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Meet Observer Coordinator, Kate Walter

September 26, 2023

As part of the Faces of the Southeast Fisheries Science Center series, meet Kate Walter.

A woman in jeans and a jacket standing near the edge of a massive horseshoe shaped canyon with water at the bottom. Kate on a winter vacation between observer deployments. Here she is at Horseshoe Bend in Glen Canyon National Recreation Area, Arizona. Photo courtesy of Kate Walter

Where did you grow up? 

I grew up in Kansas City, Missouri. I have always been grateful for growing up in a landlocked state because it made every visit to a mountain, ocean, or any large body of water extra special. My family vacationed most years in Destin, Florida where I found a real curiosity for all things water-related.

Where did you go to school and in what subject did you get your degree(s)?

Three young women in scuba gear stand smiling on a beach.
Kate (center) and dive buddies about to dive at Fort Pickens, Gulf Islands National Seashore in Pensacola, Florida. Photo courtesy of Kate Walter

I attended Northwest Missouri State University located two hours north of Kansas City, Missouri. Yes, I moved even further from the Gulf of Mexico. Despite the location, the university was one of only a handful in the Midwest that offered a marine biology degree. Students spent their summers at various coastal schools to acquire hands-on learning. As part of this program, I spent one summer at the University of Southern Mississippi Gulf Coast Research Laboratory in Ocean Springs, Mississippi. The next summer I studied at Chincoteague Bay Field Station in Wallops Island, Virginia, and spent a couple of weeks at Mote Marine Laboratory in Summerland Key, Florida. Each location was host to a very distinct ecosystem which challenged me to expand my knowledge of marine species. Thankfully I had great instructors who created an ideal balance between learning in the classroom and then applying those topics during field trips offshore. I graduated with a Bachelor of Science in Marine Biology and still had another year of athletic eligibility for the track and field team. So, I decided to broaden my skills and earned a Master of Science in Applied Health and Sport Science.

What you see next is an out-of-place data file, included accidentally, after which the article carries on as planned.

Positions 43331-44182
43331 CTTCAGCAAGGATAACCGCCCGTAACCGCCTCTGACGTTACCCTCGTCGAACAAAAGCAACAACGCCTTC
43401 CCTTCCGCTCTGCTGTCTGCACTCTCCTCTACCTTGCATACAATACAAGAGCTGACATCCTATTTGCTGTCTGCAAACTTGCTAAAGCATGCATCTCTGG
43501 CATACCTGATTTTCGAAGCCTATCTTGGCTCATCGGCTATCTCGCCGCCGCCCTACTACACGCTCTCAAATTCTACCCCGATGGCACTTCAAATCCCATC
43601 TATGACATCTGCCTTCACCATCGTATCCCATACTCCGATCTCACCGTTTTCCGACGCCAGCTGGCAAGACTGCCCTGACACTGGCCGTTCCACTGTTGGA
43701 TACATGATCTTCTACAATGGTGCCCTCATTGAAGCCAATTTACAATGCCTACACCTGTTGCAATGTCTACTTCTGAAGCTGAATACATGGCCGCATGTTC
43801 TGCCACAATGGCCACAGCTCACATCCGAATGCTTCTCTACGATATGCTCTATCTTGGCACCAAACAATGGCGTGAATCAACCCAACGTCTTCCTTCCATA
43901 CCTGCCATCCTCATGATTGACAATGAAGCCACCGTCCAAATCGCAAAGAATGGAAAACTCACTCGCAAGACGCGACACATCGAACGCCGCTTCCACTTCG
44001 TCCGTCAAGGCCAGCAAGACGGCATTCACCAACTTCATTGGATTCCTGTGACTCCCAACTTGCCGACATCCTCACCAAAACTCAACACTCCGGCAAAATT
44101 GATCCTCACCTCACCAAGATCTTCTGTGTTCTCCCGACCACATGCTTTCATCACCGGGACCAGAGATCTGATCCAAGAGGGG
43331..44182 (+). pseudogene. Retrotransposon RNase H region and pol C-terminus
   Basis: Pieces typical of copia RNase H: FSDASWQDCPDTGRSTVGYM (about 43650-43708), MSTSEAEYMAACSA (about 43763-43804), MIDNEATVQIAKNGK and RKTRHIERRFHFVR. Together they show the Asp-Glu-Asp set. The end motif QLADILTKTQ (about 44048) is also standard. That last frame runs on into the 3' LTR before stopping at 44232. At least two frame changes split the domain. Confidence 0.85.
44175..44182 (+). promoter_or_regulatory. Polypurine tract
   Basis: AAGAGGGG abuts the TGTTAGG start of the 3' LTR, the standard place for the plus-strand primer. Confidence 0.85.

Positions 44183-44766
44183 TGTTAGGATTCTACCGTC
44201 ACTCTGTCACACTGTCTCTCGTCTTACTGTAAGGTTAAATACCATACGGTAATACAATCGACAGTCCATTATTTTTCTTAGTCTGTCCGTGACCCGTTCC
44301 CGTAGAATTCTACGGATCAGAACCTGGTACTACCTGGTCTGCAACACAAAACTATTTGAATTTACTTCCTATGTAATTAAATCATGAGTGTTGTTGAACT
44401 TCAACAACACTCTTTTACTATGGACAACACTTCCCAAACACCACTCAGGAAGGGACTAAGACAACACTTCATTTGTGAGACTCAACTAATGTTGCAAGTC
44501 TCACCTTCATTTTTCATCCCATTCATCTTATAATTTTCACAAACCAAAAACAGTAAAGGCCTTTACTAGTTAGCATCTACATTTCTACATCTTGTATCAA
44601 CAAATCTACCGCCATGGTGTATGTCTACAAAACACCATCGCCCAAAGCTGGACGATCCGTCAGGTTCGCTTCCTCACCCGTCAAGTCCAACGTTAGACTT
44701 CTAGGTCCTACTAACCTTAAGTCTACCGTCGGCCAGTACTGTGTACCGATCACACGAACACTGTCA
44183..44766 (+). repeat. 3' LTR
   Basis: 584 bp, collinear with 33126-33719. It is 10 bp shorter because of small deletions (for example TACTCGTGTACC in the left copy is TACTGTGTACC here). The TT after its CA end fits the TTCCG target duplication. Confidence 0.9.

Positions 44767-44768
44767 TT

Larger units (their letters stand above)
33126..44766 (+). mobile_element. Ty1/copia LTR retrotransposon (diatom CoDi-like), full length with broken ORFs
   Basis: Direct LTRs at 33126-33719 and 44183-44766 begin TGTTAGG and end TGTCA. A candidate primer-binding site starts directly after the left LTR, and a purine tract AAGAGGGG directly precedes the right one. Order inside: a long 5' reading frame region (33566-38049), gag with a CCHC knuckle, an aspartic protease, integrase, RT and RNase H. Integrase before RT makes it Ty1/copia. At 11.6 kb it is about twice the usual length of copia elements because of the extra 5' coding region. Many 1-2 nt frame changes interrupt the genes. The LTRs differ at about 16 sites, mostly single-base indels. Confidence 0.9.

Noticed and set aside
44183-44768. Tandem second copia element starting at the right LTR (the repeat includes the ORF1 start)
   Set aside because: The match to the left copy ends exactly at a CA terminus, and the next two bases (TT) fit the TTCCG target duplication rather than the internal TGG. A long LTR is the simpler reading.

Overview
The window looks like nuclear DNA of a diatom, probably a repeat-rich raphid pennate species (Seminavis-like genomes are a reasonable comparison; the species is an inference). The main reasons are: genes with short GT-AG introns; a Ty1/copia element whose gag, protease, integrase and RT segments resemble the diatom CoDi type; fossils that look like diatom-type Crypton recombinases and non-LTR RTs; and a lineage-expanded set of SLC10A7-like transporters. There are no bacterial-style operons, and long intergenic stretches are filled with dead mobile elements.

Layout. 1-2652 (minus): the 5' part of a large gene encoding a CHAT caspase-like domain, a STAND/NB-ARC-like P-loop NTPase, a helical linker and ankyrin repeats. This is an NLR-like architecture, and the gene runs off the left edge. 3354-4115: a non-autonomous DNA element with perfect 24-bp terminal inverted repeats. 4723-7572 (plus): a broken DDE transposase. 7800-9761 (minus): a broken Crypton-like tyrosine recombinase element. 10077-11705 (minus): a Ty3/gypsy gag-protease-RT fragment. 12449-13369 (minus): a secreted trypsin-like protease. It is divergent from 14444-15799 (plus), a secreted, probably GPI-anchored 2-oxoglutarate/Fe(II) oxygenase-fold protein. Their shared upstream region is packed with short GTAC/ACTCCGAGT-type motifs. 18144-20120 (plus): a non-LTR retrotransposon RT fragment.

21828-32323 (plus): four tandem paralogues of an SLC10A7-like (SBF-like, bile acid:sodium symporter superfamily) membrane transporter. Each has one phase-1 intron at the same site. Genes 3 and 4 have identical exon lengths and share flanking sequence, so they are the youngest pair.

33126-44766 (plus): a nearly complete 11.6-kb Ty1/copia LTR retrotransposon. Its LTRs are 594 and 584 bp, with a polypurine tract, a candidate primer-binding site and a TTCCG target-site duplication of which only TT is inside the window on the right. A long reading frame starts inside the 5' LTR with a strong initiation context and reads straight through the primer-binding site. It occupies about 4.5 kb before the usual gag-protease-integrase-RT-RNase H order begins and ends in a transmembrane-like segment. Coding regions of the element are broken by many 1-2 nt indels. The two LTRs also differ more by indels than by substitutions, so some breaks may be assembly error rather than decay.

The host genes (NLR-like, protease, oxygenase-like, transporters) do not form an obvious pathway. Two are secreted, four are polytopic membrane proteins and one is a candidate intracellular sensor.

How did you come to work at the Southeast Fisheries Science Center?

A woman standing on the deck of a boat holding a swordfish vertically that is longer than she is.
Kate Walter holding a swordfish that a bottom longline vessel opportunistically caught during an observer trip. Photo courtesy of Kate Walter

I had a college friend who was a fishery observer and suggested I apply. I started as a reef fish and shrimp observer in 2014 which involved being on board fishing vessels to document the catch and bycatch (non-target species). I was involved at the very beginning of a program to annotate reef fish species seen on video that has been captured on vessels to automate data collection. We reviewed videos with various species on deck or on a conveyor belt and labeled each individual with our highest level of confidence. The end goal of these annotations was to train and improve image analysis machine learning algorithms so this technology could eventually be used to automate and expedite shipboard data collection. I also cross-trained for the Platform Removal Observer Program so I could observe protected species like marine mammals and sea turtles during oil platform demolitions. After nearly 90 trips and over 1,000 days at sea during the course of 7 years, I decided to finally transfer to office life and became an observer coordinator in 2022.  

What do you do at the science center?

As a coordinator for the Reef Fish and Shrimp Observer Program, I am involved with almost every observer-related aspect of the program. My job is nonstop—even on the weekends. I conduct interviews during the hiring process, teach safety and protocol training, determine trip assignments, check data for quality control, debrief observers, and inventory gear. I also speak with vessel owners and captains to gauge fishing efforts and trip coverage for each quarter. At times, observers have less than 24 hours to travel to port to board fishing vessels, so the coordinators do their best to work efficiently as a team.